Failing Australian wineries face ruin, study says

Related tags Cabernet sauvignon Australia Chardonnay

Militant French vintners may be grabbing the headlines, yet new
research claims small-to-medium wineries in Australia are also on
the track to financial ruin, as the big boys march calmly on,
reports Chris Mercer.

Almost half of the Australian wineries that participated in a financial survey by Deloitte reported pre-tax losses for 2004 as the firm's new report warns the situation is unsustainable.

Those in the AUS$10m to $20m (€6.26m - €12.52m) revenue range were the worst hit, recording average losses worth 8.7 per cent of sales.

"These wineries compete with larger wineries in most markets but do not have similar scale efficiencies in terms of production costs,"​ said Stephen Harvey, leader of Deloitte's Wine Industry Group.

Businesses with sales between $5m and $10m also recorded average losses of 4.2 per cent of their revenue, prompting Harvey to suggest many wineries may have to merge with others to save costs, or leave the market.

Meanwhile, wineries with revenues greater than $20m and the large listed wine companies recorded average profits worth 10 and 14 per cent of sales respectively. Harvey said these firms benefited from cheaper costs on grapes, wine, overheads per litre and packaging, as well as better distribution networks.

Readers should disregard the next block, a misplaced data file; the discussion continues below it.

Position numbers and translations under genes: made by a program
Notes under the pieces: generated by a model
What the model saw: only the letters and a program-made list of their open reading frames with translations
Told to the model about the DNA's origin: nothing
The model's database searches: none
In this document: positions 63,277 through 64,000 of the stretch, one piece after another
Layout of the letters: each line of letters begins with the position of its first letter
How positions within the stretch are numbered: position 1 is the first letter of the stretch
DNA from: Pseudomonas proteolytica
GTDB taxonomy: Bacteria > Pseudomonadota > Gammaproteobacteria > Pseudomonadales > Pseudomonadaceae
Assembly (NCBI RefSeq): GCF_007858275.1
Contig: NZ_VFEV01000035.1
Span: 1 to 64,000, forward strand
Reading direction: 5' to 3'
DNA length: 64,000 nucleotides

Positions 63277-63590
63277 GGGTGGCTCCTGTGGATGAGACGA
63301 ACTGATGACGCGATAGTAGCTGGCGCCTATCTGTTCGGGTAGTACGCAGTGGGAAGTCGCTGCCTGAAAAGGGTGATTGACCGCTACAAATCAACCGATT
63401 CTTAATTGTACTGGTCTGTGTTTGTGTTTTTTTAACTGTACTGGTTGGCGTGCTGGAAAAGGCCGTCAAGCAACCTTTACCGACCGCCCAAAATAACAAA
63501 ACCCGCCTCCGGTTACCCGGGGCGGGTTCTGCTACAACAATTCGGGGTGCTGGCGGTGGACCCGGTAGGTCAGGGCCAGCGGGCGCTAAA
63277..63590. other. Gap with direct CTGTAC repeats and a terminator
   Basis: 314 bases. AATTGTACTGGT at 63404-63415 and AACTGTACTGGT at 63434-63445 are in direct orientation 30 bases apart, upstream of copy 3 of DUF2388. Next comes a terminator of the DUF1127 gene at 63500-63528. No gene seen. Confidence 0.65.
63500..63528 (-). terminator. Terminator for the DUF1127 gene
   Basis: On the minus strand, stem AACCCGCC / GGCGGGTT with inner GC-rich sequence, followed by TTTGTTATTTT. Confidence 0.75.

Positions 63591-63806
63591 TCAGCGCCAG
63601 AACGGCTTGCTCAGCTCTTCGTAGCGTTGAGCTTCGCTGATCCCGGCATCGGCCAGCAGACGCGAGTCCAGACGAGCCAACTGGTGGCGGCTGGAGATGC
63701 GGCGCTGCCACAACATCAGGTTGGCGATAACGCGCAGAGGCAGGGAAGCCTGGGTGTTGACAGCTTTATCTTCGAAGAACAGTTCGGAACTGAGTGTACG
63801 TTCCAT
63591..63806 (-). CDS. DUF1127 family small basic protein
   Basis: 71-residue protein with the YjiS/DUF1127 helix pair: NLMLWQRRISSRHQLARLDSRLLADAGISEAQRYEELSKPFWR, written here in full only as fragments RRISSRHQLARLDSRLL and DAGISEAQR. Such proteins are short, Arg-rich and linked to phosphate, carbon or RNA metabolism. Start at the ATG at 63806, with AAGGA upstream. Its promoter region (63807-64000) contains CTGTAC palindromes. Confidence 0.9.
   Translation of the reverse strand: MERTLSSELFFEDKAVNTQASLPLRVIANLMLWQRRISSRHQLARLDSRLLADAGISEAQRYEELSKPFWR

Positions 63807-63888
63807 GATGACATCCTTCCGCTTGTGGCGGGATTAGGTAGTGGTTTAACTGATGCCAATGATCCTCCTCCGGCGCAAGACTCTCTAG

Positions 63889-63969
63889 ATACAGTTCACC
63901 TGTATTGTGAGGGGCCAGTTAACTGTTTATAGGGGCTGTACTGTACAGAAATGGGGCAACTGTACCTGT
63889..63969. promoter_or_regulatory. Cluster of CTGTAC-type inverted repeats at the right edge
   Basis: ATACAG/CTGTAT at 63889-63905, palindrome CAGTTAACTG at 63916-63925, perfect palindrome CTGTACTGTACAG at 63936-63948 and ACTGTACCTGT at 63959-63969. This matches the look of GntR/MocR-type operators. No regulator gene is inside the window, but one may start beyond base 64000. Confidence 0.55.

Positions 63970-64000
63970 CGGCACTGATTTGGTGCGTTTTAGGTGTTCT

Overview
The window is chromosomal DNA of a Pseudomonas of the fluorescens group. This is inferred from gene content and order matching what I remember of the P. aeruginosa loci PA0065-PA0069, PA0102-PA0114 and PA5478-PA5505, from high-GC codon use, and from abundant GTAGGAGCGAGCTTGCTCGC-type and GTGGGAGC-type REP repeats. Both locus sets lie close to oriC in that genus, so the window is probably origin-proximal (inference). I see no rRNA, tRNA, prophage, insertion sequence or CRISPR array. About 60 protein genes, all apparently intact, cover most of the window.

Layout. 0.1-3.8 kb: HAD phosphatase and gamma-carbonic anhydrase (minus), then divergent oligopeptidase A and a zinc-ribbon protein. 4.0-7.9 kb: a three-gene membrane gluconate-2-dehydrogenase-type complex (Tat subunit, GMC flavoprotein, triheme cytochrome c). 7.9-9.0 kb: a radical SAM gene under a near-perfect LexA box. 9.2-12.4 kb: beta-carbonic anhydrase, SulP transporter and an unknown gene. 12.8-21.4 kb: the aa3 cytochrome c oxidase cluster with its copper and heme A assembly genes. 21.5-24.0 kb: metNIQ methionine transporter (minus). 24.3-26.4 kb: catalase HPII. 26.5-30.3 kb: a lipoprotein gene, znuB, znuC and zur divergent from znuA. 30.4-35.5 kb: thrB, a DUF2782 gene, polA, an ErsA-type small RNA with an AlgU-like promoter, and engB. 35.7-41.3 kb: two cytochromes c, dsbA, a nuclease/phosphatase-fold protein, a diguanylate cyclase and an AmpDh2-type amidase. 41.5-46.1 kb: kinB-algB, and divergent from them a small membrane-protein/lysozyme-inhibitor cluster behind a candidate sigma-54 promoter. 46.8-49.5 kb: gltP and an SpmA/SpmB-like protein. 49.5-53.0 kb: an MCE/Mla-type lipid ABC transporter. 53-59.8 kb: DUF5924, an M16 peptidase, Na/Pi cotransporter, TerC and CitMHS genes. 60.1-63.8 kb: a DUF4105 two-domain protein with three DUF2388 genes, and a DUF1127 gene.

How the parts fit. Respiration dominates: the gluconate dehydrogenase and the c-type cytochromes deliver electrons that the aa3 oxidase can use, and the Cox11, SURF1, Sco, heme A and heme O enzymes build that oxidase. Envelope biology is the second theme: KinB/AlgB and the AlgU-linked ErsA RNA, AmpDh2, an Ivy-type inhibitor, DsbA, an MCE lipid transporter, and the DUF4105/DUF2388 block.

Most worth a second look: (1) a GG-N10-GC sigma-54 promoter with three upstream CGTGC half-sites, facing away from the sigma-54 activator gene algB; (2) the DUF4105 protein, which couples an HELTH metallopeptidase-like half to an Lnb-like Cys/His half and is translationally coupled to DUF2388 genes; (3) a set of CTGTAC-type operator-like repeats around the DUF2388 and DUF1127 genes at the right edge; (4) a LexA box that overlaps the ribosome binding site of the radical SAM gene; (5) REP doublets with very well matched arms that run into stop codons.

Many larger wineries can negotiate better deals with suppliers and retailers, and listed firms have benefited from cutting jobs and rationalisation.

The situation in Australia bares a striking resemblance to well-documented financial problems of many French wine makers in recent months, presenting a worldwide challenge for smaller vintners if they are to survive.

"Effectively managing all aspects of the business cost-effectively, matching production volumes to demand (not sales budget) and establishing a point of difference for your brands are critical factors for survival,"​ said Harvey.

Problems are especially acute this year because of recent harvest gluts. Australia produced more wine in 2005 than ever before, rising two per cent on the year before, while 'old world' producers France, Italy and Spain all increased their wine stocks.

The Australian government, like its French counterpart and the EU Commission before it, has stepped in to offer wineries a rebate of up to $290,000.

Stephen Strachan, chief executive of the Winemakers' Federation of Australia, said the money should help to ease pressure on smaller businesses, but warned of a tough time ahead.

More than half of wineries in the $10m-$20m revenue category rely on increasingly competitive export markets for a significant proportion of sales.

Australian wine exports were valued at around $2.75bn in 2004 and consumption is at least rising in the country's main export markets, the US and UK.

But, the Australian Wine and Brandy Corporation recently warned of a threat from rising global competition in wine, and last month's VinExpo conference in Bordeaux revealed a definite resurgence in French wine makers' marketing aggression.

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